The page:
Inexpensive Restaurants that are open Only in the Evenings.
Chilangos on Avenida 30
This merry little place really gives you your money's worth and is justifibly popular with locals. The specialty here is the huarache, a large, sandal shaped tortilla that is grilled and then generously topped with your choice of delicious home-made fillings including rajas (poblano peppers), nopales (cactus salad), mushrooms, potatoes and variously seasoned mixtures of finely chopped pork, chicken and beef. Then they sprinkle dry cheese and cilantro on the top. Two is a meal for many and they're around $15 pesos -- $1.20 -- each. Good lemonade and quesadillas. Beer also served. 7 PM until very late at night except Sundays
Located on Avenida 30, 4 blocks south of the big intersection of Avenida 30 and Benito Juarez.. east side of the street.
Practically right across the street from Chilangos (described above) Las Seras specializes in pastores (pah-STORE-eys), soft tacos piled with thin slivers of BBQ'd pork, minced onions, cilantro and fresh pineapple. Each one costs only 8 pesos -- around 65 cents.
Order a plate of 6 and you're set for dinner. Try the green avocado sauce which is delicious and not too hot. No alcohol here and the later you go the better. No English spoken but you don't need it. Just hold up your fingers for the number of pastores you want and say: "Pastores, por favor." (pronounced Pah-STORE-aize, pour fah-BORE). Dinner Only and best to go after 8 PM and on up until 1 AM in the morning and later. On the corner of Avenida 30 and Morelos (between Calle 3 and Calle 5) 7 PM until very late at night except Sundays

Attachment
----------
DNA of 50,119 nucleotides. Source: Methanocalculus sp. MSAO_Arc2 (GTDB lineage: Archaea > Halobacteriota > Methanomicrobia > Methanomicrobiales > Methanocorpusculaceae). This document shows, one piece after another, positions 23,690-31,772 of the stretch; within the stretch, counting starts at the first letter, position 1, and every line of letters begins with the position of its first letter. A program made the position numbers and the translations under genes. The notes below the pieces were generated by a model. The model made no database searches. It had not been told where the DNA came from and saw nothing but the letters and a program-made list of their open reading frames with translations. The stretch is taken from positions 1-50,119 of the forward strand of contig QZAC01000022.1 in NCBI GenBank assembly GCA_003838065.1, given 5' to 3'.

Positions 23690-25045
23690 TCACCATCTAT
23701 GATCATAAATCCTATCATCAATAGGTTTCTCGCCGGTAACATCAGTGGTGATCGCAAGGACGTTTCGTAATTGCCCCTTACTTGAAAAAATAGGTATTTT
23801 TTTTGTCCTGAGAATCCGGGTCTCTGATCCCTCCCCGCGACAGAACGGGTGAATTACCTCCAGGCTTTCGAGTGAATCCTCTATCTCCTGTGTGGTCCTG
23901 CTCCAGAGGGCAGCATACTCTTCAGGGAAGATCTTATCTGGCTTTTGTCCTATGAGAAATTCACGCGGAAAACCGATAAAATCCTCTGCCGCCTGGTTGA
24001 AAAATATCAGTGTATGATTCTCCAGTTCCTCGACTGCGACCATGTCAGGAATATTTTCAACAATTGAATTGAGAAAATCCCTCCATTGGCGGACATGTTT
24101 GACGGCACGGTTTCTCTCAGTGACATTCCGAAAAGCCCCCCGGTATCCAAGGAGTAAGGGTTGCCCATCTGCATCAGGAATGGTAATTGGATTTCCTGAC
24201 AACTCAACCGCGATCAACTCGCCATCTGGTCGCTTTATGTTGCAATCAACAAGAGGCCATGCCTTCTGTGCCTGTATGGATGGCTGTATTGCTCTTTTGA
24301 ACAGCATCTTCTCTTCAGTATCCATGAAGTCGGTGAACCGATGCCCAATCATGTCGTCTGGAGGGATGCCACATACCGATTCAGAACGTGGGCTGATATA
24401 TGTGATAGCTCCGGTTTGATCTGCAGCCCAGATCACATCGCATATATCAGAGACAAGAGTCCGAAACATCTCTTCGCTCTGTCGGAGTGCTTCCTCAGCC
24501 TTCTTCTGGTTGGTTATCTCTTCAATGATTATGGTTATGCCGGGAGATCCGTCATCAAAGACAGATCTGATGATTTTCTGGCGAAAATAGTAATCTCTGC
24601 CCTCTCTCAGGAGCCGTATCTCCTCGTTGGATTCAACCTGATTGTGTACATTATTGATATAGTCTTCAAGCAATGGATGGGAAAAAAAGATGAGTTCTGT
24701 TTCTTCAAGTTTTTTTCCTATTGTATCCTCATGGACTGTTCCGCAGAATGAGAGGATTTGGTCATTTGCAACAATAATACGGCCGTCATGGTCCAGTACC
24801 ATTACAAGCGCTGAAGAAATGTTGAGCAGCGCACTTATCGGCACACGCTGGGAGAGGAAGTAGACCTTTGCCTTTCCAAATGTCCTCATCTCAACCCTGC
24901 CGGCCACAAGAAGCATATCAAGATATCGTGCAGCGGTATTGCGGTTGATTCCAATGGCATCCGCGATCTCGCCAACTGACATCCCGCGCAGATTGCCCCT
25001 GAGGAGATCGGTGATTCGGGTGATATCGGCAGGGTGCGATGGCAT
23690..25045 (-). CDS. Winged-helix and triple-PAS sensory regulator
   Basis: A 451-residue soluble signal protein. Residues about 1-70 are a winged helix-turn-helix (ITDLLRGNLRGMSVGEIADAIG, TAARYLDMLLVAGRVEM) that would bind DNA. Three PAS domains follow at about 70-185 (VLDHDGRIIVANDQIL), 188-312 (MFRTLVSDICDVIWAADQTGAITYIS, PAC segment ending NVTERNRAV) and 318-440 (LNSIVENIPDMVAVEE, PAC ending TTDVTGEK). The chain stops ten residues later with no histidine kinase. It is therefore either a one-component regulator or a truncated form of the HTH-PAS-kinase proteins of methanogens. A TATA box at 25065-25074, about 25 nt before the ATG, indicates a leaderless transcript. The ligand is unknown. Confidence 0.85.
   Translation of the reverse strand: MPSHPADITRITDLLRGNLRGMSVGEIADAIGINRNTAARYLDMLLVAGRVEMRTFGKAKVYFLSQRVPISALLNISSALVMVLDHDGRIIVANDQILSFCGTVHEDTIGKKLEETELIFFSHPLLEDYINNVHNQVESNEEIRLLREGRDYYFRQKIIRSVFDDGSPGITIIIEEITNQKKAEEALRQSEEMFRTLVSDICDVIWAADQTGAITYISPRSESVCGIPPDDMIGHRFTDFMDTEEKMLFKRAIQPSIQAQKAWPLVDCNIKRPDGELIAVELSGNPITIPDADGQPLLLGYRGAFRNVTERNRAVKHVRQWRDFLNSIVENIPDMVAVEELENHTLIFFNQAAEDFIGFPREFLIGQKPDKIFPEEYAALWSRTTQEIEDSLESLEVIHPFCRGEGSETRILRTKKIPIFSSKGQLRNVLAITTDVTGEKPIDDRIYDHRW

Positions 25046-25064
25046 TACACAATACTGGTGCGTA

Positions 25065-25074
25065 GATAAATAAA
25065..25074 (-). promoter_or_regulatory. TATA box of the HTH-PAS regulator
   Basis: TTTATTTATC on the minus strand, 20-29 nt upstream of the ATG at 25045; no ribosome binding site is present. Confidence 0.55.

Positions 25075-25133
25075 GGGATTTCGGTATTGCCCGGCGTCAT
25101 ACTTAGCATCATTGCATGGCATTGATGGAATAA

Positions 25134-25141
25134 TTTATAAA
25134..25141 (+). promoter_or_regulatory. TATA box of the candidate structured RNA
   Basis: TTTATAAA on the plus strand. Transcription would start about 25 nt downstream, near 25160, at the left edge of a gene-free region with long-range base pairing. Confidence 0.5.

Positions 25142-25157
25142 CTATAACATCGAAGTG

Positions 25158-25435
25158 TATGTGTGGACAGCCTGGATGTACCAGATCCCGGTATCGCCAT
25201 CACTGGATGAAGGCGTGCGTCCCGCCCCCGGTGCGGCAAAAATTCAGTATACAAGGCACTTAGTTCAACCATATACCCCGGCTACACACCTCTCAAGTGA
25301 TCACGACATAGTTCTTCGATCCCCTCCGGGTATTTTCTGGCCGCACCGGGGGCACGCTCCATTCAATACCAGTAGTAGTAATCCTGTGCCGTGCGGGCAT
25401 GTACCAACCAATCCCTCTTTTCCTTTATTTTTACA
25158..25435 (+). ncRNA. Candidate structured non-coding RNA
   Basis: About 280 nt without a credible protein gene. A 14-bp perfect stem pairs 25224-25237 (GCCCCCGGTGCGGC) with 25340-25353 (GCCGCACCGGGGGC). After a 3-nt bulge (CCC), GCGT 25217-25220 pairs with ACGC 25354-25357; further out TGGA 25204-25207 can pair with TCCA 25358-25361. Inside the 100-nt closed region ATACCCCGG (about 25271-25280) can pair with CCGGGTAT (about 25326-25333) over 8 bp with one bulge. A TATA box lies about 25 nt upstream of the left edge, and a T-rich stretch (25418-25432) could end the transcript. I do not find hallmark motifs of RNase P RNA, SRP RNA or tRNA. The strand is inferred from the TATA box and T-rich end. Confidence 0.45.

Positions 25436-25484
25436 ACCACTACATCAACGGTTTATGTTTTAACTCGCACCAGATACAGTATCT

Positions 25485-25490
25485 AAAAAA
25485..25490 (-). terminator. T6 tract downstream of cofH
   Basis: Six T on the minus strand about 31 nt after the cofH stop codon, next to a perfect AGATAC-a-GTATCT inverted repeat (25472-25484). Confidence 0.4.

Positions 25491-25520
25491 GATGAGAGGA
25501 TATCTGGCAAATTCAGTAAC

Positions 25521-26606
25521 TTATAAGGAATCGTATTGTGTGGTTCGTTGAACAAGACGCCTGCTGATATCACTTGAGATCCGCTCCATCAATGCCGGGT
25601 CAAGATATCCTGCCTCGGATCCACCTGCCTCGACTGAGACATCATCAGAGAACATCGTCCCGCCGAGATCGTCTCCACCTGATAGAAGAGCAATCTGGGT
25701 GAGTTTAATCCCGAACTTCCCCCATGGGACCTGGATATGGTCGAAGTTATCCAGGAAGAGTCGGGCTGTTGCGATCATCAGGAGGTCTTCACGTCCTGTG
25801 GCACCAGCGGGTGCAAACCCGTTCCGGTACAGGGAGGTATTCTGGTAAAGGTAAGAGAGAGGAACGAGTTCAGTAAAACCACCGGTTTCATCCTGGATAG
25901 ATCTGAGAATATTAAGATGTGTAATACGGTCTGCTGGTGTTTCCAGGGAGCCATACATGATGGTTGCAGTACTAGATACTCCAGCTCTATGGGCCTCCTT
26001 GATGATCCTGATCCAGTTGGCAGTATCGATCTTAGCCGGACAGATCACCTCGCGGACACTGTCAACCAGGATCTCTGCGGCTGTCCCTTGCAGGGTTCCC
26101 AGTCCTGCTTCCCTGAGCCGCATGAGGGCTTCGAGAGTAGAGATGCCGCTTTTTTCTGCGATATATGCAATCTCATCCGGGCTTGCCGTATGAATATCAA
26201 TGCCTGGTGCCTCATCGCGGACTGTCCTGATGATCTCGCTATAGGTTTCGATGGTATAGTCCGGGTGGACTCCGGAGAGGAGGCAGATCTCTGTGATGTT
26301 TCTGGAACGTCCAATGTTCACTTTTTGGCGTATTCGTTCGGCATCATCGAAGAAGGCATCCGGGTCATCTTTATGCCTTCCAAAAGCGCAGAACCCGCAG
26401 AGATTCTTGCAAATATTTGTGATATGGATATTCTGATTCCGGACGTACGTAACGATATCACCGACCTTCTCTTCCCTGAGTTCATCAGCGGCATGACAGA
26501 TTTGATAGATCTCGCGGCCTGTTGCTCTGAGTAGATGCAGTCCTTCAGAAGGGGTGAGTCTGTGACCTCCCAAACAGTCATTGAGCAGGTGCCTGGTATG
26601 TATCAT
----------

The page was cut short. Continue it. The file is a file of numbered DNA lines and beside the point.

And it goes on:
This roomy tacqueria which has an indoor and a back garden seating area is located across the street from the San Francisco D'Assis grocery which is on the corner of Avenida 30 and Juarez. Excellent tacos pastores here. We have a friend married to a famous local chef who swears by the "gringas" which evidentally are more or less the same thing--tacos pastore--but with lotsa cheese added. Only open at night from around 7 PM on. For the more adventurous, in addition to the more typical fare, this place also makes taco fillers featuring "cabeza de res" including eye, tongue and other parts which are favorites in Northern Mexico but not so much in the Yucatan. There is plenty of more mainstream items on the menu including quesadillas and various styles of tacos. Plus this place sells beer and is likely to be hopping to the max with locals late into the evening and into the wee hours.
El Foco (The Light Bulb)
We only recently discovered this great little joint downtown wedged between an internet cafe and a beauty supply house. 1/2 block south of the pedestrian only plaza on Avenida 5.